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By Jane Rasbash

On 18 February 2016 a group of project stakeholders including government ministers, INGO and NGO representatives, and villagers representing 42 communities of Southern Bangladesh met in Dhaka to share lessons learned from the three year project.

The morning of the Conference contained formal speeches about the project and comments from official guests. Keka Adhikari and Boniface Gomes from Bangladesh Association for Sustainable Development (BASD) gave an introduction to the work of the last three years and acknowledged the successful partnership of BASD, CIFAL Scotland, Gaia Education and the Scottish Government who acted as the funder of the project.

Jane Rasbash from Gaia Education provided an overview of the project, emphasizing its characteristic of applying a holistic community led approach considering social and cultural aspects, as well as addressing economic and ecological issues.
Richard Gomes from BASD gave a summary of the considerable outcomes of the project that impacted close to 5,000 beneficiaries in 42 target villages in Banishanta, Sutarkali and Mongla in Southern Bangladesh by building capacity of 140 community leaders through Permaculture Design, Design of Sustainable Settlements Bangladesh and Training of Trainers courses. These leaders have gone on to apply their learning through small-scale integrated farming in their homestead gardens and community self reliance projects like fisheries, composting and vermiculture.

The project also raised awareness on climate change and adapted 75 houses to ensure villagers less vulnerable to future flooding and cyclones. Officials from the Department of Environment and Disaster Management acknowledged the success of the project in applying integrated farming and small-scale adaptation, also reminding of the acuteness of the issues with climate change in Bangladesh, and the vulnerability of the Delta villages. The climax of the morning was a short video clip of Humza Yousaf, Minister for Europe and International Development for the Scottish Government announcing additional financial support for another year of activities in the region to deepen and multiply impact.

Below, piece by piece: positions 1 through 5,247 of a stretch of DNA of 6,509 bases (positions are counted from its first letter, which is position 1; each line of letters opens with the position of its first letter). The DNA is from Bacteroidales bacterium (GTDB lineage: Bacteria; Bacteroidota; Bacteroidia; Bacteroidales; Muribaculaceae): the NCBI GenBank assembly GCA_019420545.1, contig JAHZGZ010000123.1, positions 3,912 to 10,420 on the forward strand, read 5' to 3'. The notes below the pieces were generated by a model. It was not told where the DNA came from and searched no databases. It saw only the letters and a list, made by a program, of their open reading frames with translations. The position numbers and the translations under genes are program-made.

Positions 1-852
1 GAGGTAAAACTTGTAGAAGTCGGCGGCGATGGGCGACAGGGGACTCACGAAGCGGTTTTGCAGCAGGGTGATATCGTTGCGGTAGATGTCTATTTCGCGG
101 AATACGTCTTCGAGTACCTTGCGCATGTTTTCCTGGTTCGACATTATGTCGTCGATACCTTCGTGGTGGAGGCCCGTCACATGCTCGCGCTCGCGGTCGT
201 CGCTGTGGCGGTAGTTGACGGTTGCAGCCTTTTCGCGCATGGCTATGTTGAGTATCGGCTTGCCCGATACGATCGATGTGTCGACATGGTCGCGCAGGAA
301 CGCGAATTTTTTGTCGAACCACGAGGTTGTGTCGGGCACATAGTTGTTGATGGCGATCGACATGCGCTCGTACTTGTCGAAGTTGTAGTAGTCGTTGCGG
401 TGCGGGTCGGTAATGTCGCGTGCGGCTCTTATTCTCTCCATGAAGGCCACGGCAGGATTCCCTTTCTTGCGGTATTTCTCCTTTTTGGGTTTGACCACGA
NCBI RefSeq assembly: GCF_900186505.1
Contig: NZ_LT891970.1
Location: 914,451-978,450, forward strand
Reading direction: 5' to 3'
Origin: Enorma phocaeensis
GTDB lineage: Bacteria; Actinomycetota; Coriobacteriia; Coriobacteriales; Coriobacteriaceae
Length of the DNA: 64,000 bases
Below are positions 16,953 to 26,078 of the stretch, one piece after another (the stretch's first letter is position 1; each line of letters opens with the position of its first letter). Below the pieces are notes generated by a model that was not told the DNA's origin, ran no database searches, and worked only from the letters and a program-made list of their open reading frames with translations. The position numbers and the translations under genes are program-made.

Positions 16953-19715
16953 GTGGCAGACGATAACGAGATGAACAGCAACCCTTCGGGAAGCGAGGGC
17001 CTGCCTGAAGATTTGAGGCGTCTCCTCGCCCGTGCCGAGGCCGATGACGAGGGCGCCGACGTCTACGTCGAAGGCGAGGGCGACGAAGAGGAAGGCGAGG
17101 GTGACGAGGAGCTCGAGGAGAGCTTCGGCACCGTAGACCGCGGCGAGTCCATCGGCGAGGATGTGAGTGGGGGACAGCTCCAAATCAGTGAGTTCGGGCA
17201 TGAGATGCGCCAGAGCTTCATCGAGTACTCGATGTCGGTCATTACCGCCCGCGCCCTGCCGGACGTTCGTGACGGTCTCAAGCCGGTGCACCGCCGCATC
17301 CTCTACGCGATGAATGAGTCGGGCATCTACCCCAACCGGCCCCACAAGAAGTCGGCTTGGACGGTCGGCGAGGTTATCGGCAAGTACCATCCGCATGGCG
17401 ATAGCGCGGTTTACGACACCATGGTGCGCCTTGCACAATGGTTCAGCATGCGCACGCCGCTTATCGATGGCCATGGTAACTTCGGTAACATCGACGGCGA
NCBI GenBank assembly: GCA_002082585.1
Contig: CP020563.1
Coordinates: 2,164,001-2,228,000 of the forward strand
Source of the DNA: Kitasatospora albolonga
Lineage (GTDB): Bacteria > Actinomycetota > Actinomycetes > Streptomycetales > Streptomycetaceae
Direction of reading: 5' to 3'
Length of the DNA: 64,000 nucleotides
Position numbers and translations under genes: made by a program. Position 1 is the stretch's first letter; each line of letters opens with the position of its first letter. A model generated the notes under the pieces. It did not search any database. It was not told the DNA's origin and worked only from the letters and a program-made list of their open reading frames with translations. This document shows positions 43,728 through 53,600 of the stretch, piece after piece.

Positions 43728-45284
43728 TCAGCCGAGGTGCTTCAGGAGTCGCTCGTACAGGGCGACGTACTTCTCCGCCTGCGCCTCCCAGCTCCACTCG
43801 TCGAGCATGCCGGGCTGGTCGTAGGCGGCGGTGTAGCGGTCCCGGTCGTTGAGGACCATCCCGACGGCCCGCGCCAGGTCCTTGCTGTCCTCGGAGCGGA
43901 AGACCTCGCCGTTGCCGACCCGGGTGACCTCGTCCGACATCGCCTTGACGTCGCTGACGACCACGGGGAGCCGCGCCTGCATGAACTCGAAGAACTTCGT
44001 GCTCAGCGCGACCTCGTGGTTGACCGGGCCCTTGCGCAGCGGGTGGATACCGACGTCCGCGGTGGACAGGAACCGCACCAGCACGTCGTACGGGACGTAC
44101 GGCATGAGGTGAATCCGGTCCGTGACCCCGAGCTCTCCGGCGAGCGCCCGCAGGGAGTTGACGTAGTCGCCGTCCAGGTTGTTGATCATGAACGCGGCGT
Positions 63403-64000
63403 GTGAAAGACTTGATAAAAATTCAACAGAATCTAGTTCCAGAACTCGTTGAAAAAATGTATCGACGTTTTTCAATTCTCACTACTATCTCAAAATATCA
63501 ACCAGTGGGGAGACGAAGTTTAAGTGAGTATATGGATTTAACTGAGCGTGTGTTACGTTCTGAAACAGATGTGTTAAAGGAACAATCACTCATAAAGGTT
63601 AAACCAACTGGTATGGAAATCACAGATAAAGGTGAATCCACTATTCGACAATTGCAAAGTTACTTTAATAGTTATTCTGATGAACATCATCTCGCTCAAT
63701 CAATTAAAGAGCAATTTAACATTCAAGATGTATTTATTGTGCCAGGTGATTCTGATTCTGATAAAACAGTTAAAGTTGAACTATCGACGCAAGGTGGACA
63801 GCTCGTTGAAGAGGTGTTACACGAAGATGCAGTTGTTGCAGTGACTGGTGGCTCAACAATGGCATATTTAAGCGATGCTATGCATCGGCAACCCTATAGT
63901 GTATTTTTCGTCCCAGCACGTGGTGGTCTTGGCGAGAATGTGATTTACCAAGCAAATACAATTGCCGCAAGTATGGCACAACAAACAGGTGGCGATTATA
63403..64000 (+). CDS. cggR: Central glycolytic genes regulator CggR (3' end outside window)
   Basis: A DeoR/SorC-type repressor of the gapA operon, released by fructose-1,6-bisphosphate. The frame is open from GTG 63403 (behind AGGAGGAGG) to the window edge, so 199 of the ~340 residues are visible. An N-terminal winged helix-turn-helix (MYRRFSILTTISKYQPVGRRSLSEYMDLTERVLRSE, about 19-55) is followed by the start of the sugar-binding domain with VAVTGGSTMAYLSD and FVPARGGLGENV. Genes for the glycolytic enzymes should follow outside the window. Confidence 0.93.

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In the afternoon a short film of the project portrayed the integrated farming approach in the villages and the adapted houses, followed by a practical session held by May East, CIO of Gaia Education. She led constellations to provide a space for dialogue between women and men, and between rural and urban participants. Each group shared appreciations and challenges. This was hugely empowering for the female farmers as it gave them the opportunity to share and be heard as for many of them it was their first time in Dhaka.

Pradiut Nayek, Gaia Education’s chief permaculture trainer from West Bengali demonstrated the transformative tools the villagers now hold and are able to apply into practice and continue their journey without agrochemicals. Few of the urban guests stated concern on the means to apply eco-farming approach extensively in rice paddy fields, however the villagers passionately shared their commitment, experience and faith in the non-chemical farming. A positive remark came from an urban guest of the way the perception of Banishanta was changing as previously it had been associated with the sex worker village for the sailors, and now it was becoming known as a centre for exemplary ecovillage activities.

The most powerful part of the Conference transpired through the testimonies of the villagers who had joined training during the project and who were invited to stand up and speak of their small successes in the field. Those who stood up to talk included a Dalit community leader and also a former sex worker; both spoke confidently and passionately about their commitment to eco-farming and their small-scale activities, which manifested their empowerment through the project.

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